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As the U.S. bishops meet today in Baltimore for one of their twice-a-year meetings, it's a good thing to look at the growing chasm between the leaders and the laity and what, if anything, can be done about it. First, the lived-out life of Catholicism, life on the ground in the trenches, is for the normal, everyday Catholic lived out at the parish level. This is where they "meet the Church," so to speak, at weekly intervals in their lives.
So, what's happening on the parish level is the experience common to Catholics and that which they most readily identify as "normal." Bear in mind, of course, that by the term "most Catholics" we mean of the one in five who actually still go to Mass in the U.S. The other four in five have next to nothing to do with the Church, and four out of five of these four out of five tell pollsters they will never come back. For those not so quick with arithmetic, that's a whopping two thirds who have left who will never return.
Now, here is the first problem with perspective from a parish level: Lay people travel around a lot. On any given Sunday, they may be in a part of the country or in another parish because of this family event or that obligation. We travel around a lot and see much more on a parish level than priests do and most especially the bishops do. And we see it in the pews, not up in the sanctuary, where our view might be blocked by a hoard of eucharistic ministers or the folk group. So when the laity, the committed laity — again, meaning those who truly care about the Church and understand the ruin She is in — when we see a problem, it's real. It's real precisely because we see it everywhere, even from parish to parish within a given diocese.
We can tell immediately what sort of formation the bishop has allowed his priests to experience. We can tell immediately what sort of message about reverence is being communicated to the people from the bishop through his priests. We can tell immediately with one glance through a given parish's bulletin how Catholic the parish truly is (and we see a lot of bulletins). There are a hundred giveaways before Mass in any given parish is over what the spiritual health of the parish actually is and, again, because committed Catholics have to go to so many different parishes because of business travel or family obligations or social events or confirmations or baptisms or weddings, holidays. We see a lot, which makes it curious when so many of the deep concerns and even fears of committed Catholics are not even consulted or listened to.
Priests are not traveling around as frequently as we are. Bishops certainly aren't, and even when they do, the host parish is always on its best behavior, so even then, he doesn't see things like they really are — if he cares, that is. So when the question inevitably pops up, "Hey, what's happenin' in the Church?" the answer is, "We'll look at what's happening in the parishes." And what is happening in the parishes? Not the transmission of the Faith, that's for sure. That's why these parishes are closing.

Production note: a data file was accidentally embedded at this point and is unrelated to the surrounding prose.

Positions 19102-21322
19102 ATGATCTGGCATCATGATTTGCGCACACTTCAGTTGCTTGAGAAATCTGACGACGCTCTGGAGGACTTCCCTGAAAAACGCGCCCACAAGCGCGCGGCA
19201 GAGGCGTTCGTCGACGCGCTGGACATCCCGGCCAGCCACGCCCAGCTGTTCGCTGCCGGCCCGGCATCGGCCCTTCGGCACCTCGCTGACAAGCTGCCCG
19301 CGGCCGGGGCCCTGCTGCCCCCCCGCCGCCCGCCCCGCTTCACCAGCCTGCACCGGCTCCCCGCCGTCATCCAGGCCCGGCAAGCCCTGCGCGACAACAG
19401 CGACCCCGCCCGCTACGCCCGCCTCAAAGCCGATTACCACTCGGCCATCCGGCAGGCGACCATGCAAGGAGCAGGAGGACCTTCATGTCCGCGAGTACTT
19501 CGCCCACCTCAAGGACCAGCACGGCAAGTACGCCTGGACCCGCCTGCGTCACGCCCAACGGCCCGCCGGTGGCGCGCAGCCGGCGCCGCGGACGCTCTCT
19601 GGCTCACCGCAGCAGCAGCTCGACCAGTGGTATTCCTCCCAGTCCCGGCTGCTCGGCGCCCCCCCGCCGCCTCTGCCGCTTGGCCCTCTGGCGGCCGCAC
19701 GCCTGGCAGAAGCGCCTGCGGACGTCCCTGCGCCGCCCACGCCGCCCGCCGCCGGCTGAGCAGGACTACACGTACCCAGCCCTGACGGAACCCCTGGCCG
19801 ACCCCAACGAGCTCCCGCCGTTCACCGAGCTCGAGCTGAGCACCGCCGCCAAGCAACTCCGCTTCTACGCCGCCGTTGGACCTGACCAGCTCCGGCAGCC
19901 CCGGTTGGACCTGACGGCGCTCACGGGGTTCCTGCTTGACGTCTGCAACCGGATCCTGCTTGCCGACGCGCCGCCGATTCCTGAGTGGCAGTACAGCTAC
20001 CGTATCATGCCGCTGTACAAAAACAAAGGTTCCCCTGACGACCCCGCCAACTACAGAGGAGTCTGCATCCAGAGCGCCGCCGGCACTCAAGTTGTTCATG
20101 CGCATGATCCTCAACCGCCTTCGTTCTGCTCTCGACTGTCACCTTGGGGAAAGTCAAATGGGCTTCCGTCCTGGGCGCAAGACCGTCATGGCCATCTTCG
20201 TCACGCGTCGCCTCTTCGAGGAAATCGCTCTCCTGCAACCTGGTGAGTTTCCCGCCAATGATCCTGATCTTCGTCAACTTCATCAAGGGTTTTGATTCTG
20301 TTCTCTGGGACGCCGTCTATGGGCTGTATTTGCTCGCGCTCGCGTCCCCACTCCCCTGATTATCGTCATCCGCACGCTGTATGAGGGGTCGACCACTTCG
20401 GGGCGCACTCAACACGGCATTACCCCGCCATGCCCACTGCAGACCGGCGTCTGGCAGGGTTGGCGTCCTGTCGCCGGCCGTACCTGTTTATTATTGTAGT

There's nothing happening in the parishes that isn't happening in the local Protestant worship space down the street or the Salvation Army or the Saul Alinsky, community-organizing project down in the 'hood. Why? Because the bishops have been formed by their hippie-minded predecessors from the 1960s and 1970s to make the parishes the Church of "What's Happenin' Now?" The reason for the parish has been almost wiped out — sacrificed for a cause, reason swapped out for a cause — and normally that cause is a politically leftist, theologically nutty idea of what passes for religion.
So, today and tomorrow, the bishops will gather and chatter about a lot of things, most of them having very little to do with religion and souls and salvation. They will talk about numbers and exciting new modes of evangelization that the young people really respond to. They'll talk about marketing ideas to draw more men into the social activism ranks known as the priesthood, and they don't mind if they are gay as long as they don't act on it, leaving the next round of gay clergy sex abuse scandals for their successors to clean up.
They'll talk quietly amongst themselves about which plan they implemented to best manage the decline, as they close down parishes and shutter schools. They check in with each other about which management firm did the best job at finding a way to move in and reduce expenses and formulate a "going out of business" plan to roll out over the next five years. In short, everything they've done for all the past meetings since the truth of the crisis/chaos became undeniable.
What they will not do is listen to committed Catholics who actually do know what's going on because we see it everywhere, in all its ugly nakedness in practically every parish: the immodest dress, the complete lack of reverence, the horrible non-sacred music, the disbelief in the Real Presence sometimes by even the priest, the totally forgettable preaching, the social justice warriors who run the show, the army of graying women in the sanctuary. Yep, we see every last bit of it, and again, we see it everywhere.
It's weird why the generals would never check in with the soldiers to see how the battle is going. Perhaps the generals know because they planned it all along.